No problem. Glad I could shed some light on it for you.
     
  7. HorusEye
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    HorusEye Contributing Member Contributor

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    Well, your fictional character wasn't there to see it in reality, either.

    Writing fiction is lying, and the reader knows. All that matters is how convincingly you do it.
     
  8. Show
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    Show Contributing Member Contributor

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    Fact needs to be only plausible enough to fool a majority of the audience. xD
     
  9. CDRW
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    CDRW Contributing Member Contributor

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    You've demonstrated a remarkable amount of research already. No (reasonable) reader is going to fault you for a fudge that tiny.
     
  10. mammamaia
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    mammamaia nit-picker-in-chief Contributor

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    exactly!
     
  11. Klogg
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    Klogg Member

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    The detail you have is enough to make it believable fiction. In fiction, it is only necessary to have enough facts to ground the story into reality. In a historical novel such as the one you describe basic laws of physics and general historical facts are typically plenty accurate for the average reader.
     
  12. Celia.
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    Celia. Senior Member

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    Fiction is just that. Have fun with it!
     
  13. Midnight Pete
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    Midnight Pete Member

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    For the sake of verisimilitude, facts within fiction should be as accurate as possible. Nothing takes the reader out of a story like realizing the author made a factual error. But that depends on how "real" the story is supposed to be. No one is likely to take umbrage to dragons, elves, and magic in a story that is blatantly fantastical. Good luck!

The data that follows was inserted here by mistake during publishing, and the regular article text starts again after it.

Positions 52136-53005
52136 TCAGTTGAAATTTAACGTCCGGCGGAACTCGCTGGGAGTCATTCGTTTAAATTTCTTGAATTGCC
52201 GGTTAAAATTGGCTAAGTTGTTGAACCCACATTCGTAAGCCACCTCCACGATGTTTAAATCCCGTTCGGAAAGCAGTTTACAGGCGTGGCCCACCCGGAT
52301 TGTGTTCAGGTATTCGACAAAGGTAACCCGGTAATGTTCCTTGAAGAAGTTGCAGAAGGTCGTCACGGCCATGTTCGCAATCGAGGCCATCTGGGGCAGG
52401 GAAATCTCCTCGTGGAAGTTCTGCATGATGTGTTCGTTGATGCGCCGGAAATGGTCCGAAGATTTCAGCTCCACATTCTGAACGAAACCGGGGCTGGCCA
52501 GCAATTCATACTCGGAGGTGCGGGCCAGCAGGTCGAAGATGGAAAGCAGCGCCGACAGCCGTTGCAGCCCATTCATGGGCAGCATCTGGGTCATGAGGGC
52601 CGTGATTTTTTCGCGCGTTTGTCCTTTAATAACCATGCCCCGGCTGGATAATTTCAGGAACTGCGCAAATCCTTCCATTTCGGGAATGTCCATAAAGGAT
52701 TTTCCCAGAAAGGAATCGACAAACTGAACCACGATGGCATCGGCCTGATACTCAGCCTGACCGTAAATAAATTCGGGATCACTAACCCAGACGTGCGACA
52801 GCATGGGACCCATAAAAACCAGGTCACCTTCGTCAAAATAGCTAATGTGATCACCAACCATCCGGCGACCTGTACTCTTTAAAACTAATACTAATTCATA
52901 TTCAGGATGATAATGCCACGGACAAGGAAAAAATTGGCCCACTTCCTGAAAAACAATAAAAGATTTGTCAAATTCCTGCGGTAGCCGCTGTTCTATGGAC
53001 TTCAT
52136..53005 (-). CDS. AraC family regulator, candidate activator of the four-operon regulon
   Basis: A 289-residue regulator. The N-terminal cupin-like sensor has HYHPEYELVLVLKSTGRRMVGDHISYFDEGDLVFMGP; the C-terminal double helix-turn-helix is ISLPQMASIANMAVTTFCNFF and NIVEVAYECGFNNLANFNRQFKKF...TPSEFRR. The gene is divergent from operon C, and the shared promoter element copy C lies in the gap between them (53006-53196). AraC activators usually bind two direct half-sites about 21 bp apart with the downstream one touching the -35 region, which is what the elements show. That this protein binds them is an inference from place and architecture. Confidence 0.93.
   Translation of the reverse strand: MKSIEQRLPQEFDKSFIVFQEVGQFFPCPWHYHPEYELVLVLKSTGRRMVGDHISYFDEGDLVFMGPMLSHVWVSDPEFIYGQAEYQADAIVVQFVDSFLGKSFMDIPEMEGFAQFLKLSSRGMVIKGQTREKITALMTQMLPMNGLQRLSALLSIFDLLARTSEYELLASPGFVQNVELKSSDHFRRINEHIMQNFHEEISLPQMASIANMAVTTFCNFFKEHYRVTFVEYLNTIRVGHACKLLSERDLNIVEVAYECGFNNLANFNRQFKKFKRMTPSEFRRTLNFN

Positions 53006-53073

14. Midnight Pete
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    Midnight Pete Member

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    Sometimes the author will present fiction as fact within his/her story. Should it be considered a good thing if the reader is confused by this or not? Any thoughts?
     
  15. MetalRenard
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    MetalRenard Member

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    In The Dark Tower series by Stephen King he reinvents about a 3rd of Maine. Let fiction be fiction at let fact worry about itself.
     
  16. mammamaia
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    mammamaia nit-picker-in-chief Contributor

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    it can be a good thing if done well, but only if it's out and out fiction [novel or short story]... if it's done within a non-fiction work [biography/autobio, essay, etc.], then it's a major no-no!